What are you eating? When cleansing backfires.

One of the first things parents have to learn about raising little ones is that 99% of the little darlings love to put EVERYTHING in their mouths. I’ve had my share of excitement and hours of practicing the Captain-Hook-finger-in-mouth-swipe. Now I am in a precious stage when neither Firstborn nor Secondborn put things into their mouths.  It won’t last long, but OH, how I cherish it.

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Until TODAY. This morning that beautiful list of ‘At Least I Don’t Have To Worry About THAT’ list became one line shorter. We’ve been potty training for the past 10 days. Unspeakable messes have been cleaned. At the beginning of the week I was ready to handle accidents like this:

 HazmatMonstersInc

Now I’ve given up. Bare bum, bare hands… it’s gross. My sister often says that children are microbes. It’s true. They are also disgusting little darlings.

Today as we went to have our first potty trip, things were going nicely. At the first command to accompany me to the bathroom, Firstborn obeyed. He walked in, stood by the potty, and didn’t struggle as I assisted his dropping trou. Then…oh then…(shudder)…then I turned to put the potty chair lid on and turned around to see something go into Firstborn’s mouth. Immediately I pounced and recalled my earlier mom-skills. Open, hook, swipe, flick.

It was SOAP.

christmas story eating soap

 My kid took clean eating to an entirely unacceptable level. I tiny square of pale tan bar soap that had rested untouched for weeks suddenly looked appetizing.  Now, I’ve only had my mouth washed out with soap once. I was a little older than Firstborn and had repeated a word that rhymes with “Cram it” to my grandmother. After my palette was thoroughly cleansed I declared rather unphased, “It tastes like bubbles” I said with a shrug.  My son offered me no such commentary. In fact, I’ll ask you to remind me of this when he says his first bad word without getting caught.

 No, my dear child was NOT the passive observer. He started weeping, screaming, and choking. As I tried to fish out the broken pieces of cleansing torture, Firstborn chomped down and refused to give up the soap. Instead he stood shaking, crying, and stunned.  Then he started coughing a deep, seal-bark cough. I could tell he had swallowed a piece badly and it felt as though it was stuck, but the sobs, gasps, and yells told me choking was not a hazard—thankfully. (Recall the Boo-Boo-Bunny googly eye issue of 2011. It’s in the archives!)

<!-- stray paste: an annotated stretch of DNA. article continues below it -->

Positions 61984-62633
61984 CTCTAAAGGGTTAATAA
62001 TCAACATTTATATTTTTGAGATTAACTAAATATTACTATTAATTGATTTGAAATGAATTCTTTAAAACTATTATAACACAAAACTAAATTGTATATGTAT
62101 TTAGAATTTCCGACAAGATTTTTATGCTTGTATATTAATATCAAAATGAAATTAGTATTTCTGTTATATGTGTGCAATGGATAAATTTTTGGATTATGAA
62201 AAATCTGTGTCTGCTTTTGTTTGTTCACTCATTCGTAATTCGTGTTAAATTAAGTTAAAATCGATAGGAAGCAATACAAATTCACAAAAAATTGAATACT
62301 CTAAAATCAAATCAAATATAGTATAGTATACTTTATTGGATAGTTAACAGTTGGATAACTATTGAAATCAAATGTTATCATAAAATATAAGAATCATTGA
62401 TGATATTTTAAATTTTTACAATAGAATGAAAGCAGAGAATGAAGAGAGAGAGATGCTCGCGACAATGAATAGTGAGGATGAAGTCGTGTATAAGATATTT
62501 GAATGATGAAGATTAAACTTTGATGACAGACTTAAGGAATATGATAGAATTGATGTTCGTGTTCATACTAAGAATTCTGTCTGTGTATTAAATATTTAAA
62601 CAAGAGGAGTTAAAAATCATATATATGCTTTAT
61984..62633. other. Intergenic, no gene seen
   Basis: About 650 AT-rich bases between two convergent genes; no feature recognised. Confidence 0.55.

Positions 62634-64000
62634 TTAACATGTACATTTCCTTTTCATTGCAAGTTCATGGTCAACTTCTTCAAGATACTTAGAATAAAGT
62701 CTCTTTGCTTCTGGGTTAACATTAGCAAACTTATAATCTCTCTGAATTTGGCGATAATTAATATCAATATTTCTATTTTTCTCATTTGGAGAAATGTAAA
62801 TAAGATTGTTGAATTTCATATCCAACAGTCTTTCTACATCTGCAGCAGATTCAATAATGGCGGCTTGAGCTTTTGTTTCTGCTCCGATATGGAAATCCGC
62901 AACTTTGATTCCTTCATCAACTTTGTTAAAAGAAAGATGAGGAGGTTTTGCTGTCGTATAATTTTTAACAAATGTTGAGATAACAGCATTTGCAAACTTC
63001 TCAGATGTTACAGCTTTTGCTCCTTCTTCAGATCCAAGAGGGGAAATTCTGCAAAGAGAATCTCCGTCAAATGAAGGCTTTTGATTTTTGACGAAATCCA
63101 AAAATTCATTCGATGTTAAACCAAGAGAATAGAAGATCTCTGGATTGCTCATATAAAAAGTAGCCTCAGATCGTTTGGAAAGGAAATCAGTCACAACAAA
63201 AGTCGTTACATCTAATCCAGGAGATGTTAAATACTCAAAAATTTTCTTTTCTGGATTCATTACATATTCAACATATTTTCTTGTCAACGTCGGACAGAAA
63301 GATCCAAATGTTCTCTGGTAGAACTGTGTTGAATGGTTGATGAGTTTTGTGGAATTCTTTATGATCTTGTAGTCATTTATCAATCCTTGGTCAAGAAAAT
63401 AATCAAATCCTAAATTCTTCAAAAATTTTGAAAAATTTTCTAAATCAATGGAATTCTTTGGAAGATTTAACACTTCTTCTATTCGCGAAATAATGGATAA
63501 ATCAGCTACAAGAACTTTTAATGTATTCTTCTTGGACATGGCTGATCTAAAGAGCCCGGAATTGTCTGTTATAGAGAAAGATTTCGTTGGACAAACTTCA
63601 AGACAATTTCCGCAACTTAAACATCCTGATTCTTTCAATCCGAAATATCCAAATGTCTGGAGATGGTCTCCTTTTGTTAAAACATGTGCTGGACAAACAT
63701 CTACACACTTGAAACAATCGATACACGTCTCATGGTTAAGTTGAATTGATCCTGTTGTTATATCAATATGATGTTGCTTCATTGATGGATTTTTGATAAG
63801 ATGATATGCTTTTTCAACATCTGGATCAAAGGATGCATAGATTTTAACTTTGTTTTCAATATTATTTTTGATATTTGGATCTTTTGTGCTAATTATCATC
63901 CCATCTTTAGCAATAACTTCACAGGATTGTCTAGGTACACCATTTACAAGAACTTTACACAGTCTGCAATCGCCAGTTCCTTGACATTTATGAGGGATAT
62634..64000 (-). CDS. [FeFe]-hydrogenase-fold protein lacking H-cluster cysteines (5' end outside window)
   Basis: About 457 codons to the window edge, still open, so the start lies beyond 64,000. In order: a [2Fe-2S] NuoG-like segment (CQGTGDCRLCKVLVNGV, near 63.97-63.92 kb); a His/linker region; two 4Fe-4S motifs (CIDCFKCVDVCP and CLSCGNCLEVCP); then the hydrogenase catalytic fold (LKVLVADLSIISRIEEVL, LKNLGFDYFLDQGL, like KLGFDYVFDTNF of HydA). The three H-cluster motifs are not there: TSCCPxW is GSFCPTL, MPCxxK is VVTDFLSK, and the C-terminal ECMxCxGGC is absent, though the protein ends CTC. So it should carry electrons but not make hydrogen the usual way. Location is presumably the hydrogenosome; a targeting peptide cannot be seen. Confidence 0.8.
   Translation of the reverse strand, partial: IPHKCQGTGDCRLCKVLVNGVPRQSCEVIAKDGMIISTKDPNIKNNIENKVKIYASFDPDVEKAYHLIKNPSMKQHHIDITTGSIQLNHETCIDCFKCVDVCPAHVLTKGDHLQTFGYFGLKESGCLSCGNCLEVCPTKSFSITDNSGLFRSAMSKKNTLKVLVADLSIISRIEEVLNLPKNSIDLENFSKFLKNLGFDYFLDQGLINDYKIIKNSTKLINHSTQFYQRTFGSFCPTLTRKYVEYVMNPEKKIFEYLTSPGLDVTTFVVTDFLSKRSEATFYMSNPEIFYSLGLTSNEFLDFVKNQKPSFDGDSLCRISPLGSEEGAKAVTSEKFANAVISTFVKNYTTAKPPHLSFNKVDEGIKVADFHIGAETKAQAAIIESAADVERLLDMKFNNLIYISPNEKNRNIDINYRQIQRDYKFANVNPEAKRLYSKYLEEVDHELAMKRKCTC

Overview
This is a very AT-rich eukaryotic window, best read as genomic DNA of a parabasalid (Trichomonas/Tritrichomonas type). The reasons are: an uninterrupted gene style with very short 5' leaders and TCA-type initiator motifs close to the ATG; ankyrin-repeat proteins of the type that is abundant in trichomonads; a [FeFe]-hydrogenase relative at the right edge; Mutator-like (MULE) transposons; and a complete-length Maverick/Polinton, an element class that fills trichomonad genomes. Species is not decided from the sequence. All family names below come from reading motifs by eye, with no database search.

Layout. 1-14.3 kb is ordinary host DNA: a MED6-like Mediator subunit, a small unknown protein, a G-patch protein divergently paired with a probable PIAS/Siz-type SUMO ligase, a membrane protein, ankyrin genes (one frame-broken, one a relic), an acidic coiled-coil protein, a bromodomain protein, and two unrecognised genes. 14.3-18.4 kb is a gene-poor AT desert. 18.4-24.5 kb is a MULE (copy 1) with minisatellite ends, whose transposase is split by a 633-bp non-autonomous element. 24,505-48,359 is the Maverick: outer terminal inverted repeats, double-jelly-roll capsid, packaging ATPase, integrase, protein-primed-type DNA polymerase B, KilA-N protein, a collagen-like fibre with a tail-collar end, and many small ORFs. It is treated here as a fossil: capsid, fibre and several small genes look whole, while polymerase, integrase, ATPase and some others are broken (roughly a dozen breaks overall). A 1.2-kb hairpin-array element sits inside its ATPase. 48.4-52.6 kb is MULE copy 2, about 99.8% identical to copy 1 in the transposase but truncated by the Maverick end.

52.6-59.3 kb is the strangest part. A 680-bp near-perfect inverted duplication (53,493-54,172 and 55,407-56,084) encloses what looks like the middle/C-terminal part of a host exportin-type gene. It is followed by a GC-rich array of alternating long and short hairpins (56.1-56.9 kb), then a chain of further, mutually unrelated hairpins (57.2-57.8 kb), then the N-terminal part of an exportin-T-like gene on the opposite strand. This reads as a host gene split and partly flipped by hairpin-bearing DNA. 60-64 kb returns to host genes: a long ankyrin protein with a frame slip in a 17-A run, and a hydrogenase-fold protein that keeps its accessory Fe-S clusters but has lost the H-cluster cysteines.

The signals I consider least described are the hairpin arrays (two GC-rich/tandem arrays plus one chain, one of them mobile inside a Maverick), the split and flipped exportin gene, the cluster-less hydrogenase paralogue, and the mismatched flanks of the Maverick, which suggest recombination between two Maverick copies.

Now the dear was demanding to be held as he dripped soapy drool from his mouth. I had already showered and dressed for the day, as it was 8:30. Our Occupational Therapy appointment was at 9:45. Remember, the child is naked and coughing out that childhood attempt to throw up that they do so well. The likelihood I was going to be sprayed with some form of unpleasantness was 98%.  Like all good mothers, I thought it was best to sacrifice my cleanliness and outfit for the good of my melting down child who had just bitten my hand and was pitching a fit because I tried to remove soap from his mouth. This lasted 2 seconds. Then I dragged him to get his big boy undees on and demanded he drink something. He refused for 15 minutes as he spurted and sobbed. I finally just changed and prepped Secondborn for the outing and then realized Firstborn was reaching for something on the kitchen counter. It was a box that held fudge.

Epiphone!  Why on EARTH would my son eat SOAP all of a sudden?  Well, because at Christmas every year his grandfather makes ungodly amounts of homemade fudge that is a killer of self-control and skinny-jean-wearing-abilities. This year I demanded half-size bricks, which Firstborn has helped me eat in tiny portions. His favorite variety, peanut butter fudge, is the same color and shape as the soap shard in the bathroom.  I gave him tiny pieces to help him swallow down the soap. A spoonful of sugar helps the medicine go down. Why not fudge to help the soap go down?

My child may have found the secret to a successful diet.

Soon all was well, both kids were in the car and we quietly traveled through the rain to our appointment. I found myself a little disappointed that Firstborn didn’t get the hiccups and erupt with bubbles. (Too much Disney?)

Sadly, three hours later I had to deal with the result of this full-body cleanse. NOT the best. I think this calls for some fudge.

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